The Irish developer behind the Chicago Spire said it has found an investor to pay its creditors, allowing it to emerge from bankruptcy and possibly restart work on the long-stalled residential project.
In papers filed with U.S. Bankruptcy Court Thursday, Shelbourne North Water Street LP, the firm headed by Irish developer Garrett Kelleher, is seeking court approval to move forward with an investment of up to $135 million from Atlas Apartment Holdings LLC. Shelbourne said the amount would fully fund its reorganization, enabling it to move forward with the project.
While Shelbourne said the investment will allow it to pay bona fide bankruptcy claims in full, there is no detail in the documents about the additional funds that would be needed to fund construction of the skyscraper.
The Spire site, 2.2 acres at 400 N. Lake Shore Drive, was intended to be the tallest building in the Western Hemisphere, a twisting, 2,000-foot condo tower designed by Santiago Calatrava. Beanie Babies creator and billionaire Ty Warner, recently sentenced to probation for tax evasion, became the highest profile buyer in the project, signing a contract in 2008 for a penthouse unit that was listed for $40 million.
But work at the site stopped that same year as the project was caught up in the financial and housing markets’ meltdown. The project went into foreclosure in 2010 and a protracted legal battle began in several courts. It remains a hole in the ground.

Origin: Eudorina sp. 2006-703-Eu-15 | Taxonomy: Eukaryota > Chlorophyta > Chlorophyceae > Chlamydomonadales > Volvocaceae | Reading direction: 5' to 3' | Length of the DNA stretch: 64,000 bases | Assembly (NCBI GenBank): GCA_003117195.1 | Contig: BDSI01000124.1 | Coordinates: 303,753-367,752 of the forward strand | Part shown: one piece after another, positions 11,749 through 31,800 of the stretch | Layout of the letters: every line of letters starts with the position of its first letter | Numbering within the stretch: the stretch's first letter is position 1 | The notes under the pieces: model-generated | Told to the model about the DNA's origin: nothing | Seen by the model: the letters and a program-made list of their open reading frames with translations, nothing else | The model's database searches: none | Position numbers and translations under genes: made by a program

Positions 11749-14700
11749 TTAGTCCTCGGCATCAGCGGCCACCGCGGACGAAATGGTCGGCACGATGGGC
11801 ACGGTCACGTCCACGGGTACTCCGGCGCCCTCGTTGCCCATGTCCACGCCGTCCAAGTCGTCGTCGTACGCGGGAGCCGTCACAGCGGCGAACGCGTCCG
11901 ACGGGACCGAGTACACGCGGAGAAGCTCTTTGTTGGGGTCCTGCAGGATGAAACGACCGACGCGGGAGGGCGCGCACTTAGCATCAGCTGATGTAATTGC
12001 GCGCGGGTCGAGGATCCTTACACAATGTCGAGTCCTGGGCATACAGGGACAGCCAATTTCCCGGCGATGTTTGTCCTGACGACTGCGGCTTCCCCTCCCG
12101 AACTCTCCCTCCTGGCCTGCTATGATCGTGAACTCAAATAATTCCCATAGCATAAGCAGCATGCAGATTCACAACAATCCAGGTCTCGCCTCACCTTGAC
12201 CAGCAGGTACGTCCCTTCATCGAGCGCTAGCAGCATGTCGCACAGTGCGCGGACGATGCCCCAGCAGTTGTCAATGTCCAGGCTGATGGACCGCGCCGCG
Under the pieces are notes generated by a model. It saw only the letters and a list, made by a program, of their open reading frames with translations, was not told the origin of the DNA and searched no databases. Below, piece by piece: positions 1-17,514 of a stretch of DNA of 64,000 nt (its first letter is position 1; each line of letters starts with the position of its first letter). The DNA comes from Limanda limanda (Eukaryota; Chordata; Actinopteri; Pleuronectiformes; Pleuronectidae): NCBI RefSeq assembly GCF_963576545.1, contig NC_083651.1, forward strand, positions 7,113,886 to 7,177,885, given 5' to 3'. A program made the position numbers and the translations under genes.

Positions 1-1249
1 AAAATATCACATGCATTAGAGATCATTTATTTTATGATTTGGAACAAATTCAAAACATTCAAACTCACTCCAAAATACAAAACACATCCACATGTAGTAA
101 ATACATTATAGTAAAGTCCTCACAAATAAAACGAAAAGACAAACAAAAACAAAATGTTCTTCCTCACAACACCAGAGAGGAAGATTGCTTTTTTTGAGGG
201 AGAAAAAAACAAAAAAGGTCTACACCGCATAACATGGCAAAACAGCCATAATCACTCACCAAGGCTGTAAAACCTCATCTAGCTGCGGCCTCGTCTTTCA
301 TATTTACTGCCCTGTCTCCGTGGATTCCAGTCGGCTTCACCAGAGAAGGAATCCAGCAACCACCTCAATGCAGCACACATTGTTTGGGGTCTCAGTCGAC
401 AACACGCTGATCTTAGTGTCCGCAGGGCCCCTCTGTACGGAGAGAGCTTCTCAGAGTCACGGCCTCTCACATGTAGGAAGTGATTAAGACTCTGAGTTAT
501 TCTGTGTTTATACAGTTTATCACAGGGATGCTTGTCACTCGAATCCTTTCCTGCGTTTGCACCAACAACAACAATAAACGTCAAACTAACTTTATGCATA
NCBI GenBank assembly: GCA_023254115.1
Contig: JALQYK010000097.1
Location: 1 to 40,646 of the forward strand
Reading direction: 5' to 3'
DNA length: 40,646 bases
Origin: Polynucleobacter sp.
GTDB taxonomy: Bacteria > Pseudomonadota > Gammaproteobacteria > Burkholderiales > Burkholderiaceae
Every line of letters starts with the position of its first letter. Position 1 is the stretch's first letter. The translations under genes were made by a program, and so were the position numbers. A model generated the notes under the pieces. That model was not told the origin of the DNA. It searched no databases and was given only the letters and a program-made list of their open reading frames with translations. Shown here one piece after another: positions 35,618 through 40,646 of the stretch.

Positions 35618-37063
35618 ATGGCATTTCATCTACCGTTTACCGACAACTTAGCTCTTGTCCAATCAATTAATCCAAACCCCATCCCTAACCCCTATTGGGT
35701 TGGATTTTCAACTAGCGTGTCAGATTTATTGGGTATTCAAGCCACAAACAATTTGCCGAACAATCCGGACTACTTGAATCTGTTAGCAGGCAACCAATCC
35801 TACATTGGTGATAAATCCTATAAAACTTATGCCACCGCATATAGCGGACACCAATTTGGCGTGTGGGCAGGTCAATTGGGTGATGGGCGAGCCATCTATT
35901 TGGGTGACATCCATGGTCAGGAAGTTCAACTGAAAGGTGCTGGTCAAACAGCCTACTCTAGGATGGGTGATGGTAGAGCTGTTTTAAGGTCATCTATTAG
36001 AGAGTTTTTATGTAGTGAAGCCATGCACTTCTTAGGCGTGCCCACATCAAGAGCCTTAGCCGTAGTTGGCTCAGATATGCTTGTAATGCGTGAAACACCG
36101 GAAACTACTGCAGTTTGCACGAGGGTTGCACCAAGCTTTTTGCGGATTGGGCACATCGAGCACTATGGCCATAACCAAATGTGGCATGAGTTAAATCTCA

Last summer, Related Midwest, whose Chicago properties include luxury rental buildings at 500 N. Lake Shore Drive and 111 W. Wacker and condos in the South Loop, bought the delinquent debt on the project at a discount from National Asset Management Agency in Ireland. In November, an affiliate of Related filed a federal lawsuit against Kelleher seeking more than $95 million in guarantees he made as part of the project.
Also, in October, an involuntary bankruptcy petition was filed against Shelbourne by Related and other creditors. Shelbourne was given the exclusive right until March 10 to propose a reorganization plan to the court.
“Given the ongoing recovery in the Chicago property market, the timing is better now than when this project commenced,” Kelleher said in a statement. “I am delighted to have found a partner who believes in the project as passionately as I do.”
Under the proposed agreement filed with the court Thursday, Shelbourne would try to have a reorganization plan confirmed by the court by Aug. 31. In addition to paying all claims, that plan could involve the transfer of some or all of the property to Atlas, according to the filing.
Atlas would be entitled to a break-up fee of about $4 million plus up to $750,000 in expenses if Shelbourne does not have a reorganization plan confirmed by the court by Aug. 31 and have it take effect before Oct. 31, among other conditions.
“We have been working with Garrett Kelleher over the past several months and now share his belief and vision in the Chicago Spire,” said Steven Ivankovich, CEO of Northbrook-based Atlas, a residential developer and apartment owner, in a statement. Source: The Chicago Tribune.